Visibility has been rugby league's biggest problem since well before the switch to a summer Super League season in 1996, and the clash with the London Olympics – an unavoidable and unwinnable issue for all other sports that are operating this July and August – presented the threat of the code's lowest profile yet.
Sunday will bring a winner of the Abu Dhabi Championship, but Saturday provided a definitive answer to the question that has gripped the game for the past two years.
In the moments of his deepest frustration, not long after losing to Novak Djokovic in the semi-final of the Australian Open, Andy Murray sounded his most bullish.
Mo Farah's life is just a little different now he is a world champion.
The battle for the single match sprint slot in the Great Britain Olympic team has been a tight contest between Sir Chris Hoy and Jason Kenny for the last two and a half years, and it took another couple of twists on Saturday.
There was a slew of broken serves, as in any worthwhile struggle, and one broken heart on Rod Laver Arena as the clock slipped way past midnight.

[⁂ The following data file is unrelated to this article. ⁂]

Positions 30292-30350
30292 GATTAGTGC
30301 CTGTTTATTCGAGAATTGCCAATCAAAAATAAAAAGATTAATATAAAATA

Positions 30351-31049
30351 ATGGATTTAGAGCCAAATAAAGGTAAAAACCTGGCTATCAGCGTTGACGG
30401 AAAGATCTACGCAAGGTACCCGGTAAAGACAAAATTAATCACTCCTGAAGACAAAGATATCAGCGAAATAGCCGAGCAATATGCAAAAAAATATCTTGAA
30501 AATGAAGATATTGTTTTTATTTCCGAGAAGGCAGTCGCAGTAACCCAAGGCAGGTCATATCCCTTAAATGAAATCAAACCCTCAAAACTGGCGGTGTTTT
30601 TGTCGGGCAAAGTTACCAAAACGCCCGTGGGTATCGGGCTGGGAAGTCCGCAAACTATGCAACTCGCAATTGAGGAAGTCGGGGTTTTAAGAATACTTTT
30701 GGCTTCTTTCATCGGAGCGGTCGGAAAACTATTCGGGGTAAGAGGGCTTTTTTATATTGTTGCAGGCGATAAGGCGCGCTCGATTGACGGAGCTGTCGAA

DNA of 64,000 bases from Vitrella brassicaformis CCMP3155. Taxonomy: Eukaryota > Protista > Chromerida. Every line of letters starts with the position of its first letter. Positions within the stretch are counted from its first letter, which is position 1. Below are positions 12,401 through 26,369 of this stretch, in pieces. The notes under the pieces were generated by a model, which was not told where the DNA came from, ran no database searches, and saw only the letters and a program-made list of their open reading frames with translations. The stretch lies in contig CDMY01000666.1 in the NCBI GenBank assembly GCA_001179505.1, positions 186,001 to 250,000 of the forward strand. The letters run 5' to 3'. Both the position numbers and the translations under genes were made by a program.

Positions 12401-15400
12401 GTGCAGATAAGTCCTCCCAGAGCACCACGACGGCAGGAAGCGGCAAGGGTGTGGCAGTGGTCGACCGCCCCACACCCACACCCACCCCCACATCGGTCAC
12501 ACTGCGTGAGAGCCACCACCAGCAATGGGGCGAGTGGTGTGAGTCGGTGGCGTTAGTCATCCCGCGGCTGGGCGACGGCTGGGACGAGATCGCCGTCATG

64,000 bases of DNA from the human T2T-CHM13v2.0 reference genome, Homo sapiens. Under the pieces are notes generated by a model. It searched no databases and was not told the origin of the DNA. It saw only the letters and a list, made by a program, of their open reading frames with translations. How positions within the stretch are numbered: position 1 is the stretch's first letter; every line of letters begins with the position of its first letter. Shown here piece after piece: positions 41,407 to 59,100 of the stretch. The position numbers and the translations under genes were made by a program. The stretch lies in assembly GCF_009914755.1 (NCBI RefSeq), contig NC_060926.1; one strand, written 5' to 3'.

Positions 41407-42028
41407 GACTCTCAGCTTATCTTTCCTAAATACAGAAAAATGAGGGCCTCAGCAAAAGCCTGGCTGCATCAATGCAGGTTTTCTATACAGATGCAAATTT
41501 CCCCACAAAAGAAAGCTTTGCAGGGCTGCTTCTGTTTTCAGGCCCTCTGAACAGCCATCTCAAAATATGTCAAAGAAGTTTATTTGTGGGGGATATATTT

If Andy Murray beats the odds and Novak Djokovic on Friday to reach the final of the Australian Open for the third year in a row – against his third different opponent, Rafael Nadal – he will go to battle with Ivan Lendl's clear-cut rhetoric ringing in his ears.
On a night of many riches – from the “cheap” seats in the gods to the impossibly well-heeled gathering near the lit square below – Floyd Mayweather and Manny Pacquiao did their best to deliver the fight everyone wanted, and they almost got there.
Floyd Mayweather, plainly diminished as a legend but still undefeated, got the unanimous decision but not the crowd’s acclaim when he outlasted Manny Pacquiao over 12 of the most demanding rounds of his long career to unite three of the world welterweight titles here in Las Vegas on Saturday night.
It has been called the fight of the century, the richest boxing bout in history, featuring “the two iconic superstars of their generation”. And for once, in a sport not given to understatement, the self-fulfilling hype may be justified – at least as far as the sums are concerned.